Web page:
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Bob Ross: Happy Accidents, Betrayal, and Greed producers Melissa McCarthy and Ben Falcone say they “never intended to set out and create a hit piece” about the art instructor and TV host with their new Netflix doc, which chronicles the life, work and unexpectedly dark legal legacy of the Joy of Painting star. But Bob Ross Inc. says that although the film “accurately captured” the famed TV painter, it’s an “inaccurate and heavily slanted portrayal of our company.”
The film follows Ross’ career, centering heavily on his relationship with Bob Ross Inc. co-founders Walt and Annette Kowalski, who helped the painter find professional success. It also chronicles his death and the eventual legal battles that ensued between Ross’ son, Steve, who serves as a central character, and the Kowalskis, whose input is largely lacking from the film. The doc ultimately suggests that Ross’ longtime business partners strong-armed his heir, his late third wife and his half-brother out of profits and parts of his estate that controlled how his legacy was to be used. It also suggests an affair between Annette and Bob.
On the day of the doc’s release, McCarthy and Falcone told NPR that in terms of how Ross comes across in the film, they came into production as fans and that there were things that surprised even them during the filmmaking process.
“We’ve never intended to set out and create a hit piece,” Falcone said. “We like Bob Ross and we still do. We were surprised to uncover some of the things we uncovered. And I think the filmmakers, [director] Josh [Rofé] and [producer] Steven [Berger], really did a nice job of making a … complicated, balanced movie out of a character that is complicated. We found out things about him that we didn’t expect. Nobody’s perfect.”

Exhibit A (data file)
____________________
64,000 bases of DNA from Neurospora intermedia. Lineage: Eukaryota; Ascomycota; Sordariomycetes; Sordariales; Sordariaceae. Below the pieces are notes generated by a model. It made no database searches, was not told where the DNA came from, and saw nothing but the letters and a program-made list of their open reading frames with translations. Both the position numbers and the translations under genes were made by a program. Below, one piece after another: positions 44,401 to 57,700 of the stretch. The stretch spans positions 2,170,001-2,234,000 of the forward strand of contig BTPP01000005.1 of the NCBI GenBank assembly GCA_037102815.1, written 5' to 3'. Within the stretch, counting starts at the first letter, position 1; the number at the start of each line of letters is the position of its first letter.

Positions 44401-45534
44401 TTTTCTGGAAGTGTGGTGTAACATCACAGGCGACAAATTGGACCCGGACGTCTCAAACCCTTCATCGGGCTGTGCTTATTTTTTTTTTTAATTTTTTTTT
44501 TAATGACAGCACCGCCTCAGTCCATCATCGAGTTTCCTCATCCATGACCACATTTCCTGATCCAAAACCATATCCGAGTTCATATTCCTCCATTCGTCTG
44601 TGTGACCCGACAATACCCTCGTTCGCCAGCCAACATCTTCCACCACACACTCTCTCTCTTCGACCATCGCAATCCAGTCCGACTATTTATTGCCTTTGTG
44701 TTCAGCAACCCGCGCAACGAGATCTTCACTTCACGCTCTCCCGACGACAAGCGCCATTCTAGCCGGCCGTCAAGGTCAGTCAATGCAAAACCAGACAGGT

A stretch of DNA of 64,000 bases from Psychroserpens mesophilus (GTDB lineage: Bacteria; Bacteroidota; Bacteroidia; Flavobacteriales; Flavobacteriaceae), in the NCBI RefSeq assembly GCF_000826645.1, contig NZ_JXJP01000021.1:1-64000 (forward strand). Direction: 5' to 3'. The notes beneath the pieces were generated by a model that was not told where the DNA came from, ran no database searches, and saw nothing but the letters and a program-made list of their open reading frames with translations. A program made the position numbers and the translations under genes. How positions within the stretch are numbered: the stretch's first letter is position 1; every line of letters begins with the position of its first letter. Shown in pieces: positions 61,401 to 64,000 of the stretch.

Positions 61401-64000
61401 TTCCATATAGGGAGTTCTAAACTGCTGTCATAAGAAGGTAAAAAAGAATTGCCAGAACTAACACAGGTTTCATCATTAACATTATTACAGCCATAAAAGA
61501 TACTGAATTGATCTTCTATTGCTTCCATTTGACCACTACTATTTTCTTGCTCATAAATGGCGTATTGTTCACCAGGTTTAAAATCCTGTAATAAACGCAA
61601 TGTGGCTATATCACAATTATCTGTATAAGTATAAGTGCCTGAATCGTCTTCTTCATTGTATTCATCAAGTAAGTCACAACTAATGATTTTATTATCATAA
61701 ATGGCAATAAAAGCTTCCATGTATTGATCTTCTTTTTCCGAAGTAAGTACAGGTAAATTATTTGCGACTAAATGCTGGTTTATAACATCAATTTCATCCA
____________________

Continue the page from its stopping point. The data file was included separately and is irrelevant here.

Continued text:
Speaking to their process for uncovering that complicated story around The Joy of Painting host, the duo said the film’s team faced challenges, especially when it came to getting people to speak on the record. It was something, according to McCarthy and Falcone, that Rofé and Berger hadn’t experienced to this degree very often. “That was when we sort of figured out, oh, boy, this might be a little different than what we thought it was going to be,” Falcone told NPR.
“When someone is an artist, no matter what their medium is, … there’s a business behind it,” McCarthy added. “And I would venture to guess that business is always much more complicated than the personality that they lead with.”
Falcone elaborated further, speculating that people’s hesitancy to participate was potentially due to fears of BRI pursuing legal action against them. “Everyone’s afraid of getting sued,” Falcone said. “Even as we’re having this discussion with you now, we’ve been kind of warned to keep to the basics, try not to get too into it because we will get sued.”
But in a public statement posted to the company’s website Wednesday, Bob Ross Inc. claims that although the doc’s portrayal of the painter and TV icon’s “inspiring positive outlook” was accurate, the filmmakers’ failed to offer them a proper chance to respond to allegations made in the documentary. Included among those are that the Kowalskis have improperly commercialized and profited from Ross’ image after seizing control of his name and likeness over time from his son, Steve Ross. While speaking to NPR, McCarthy supported Steve’s argument that his father wanted his business to go to him.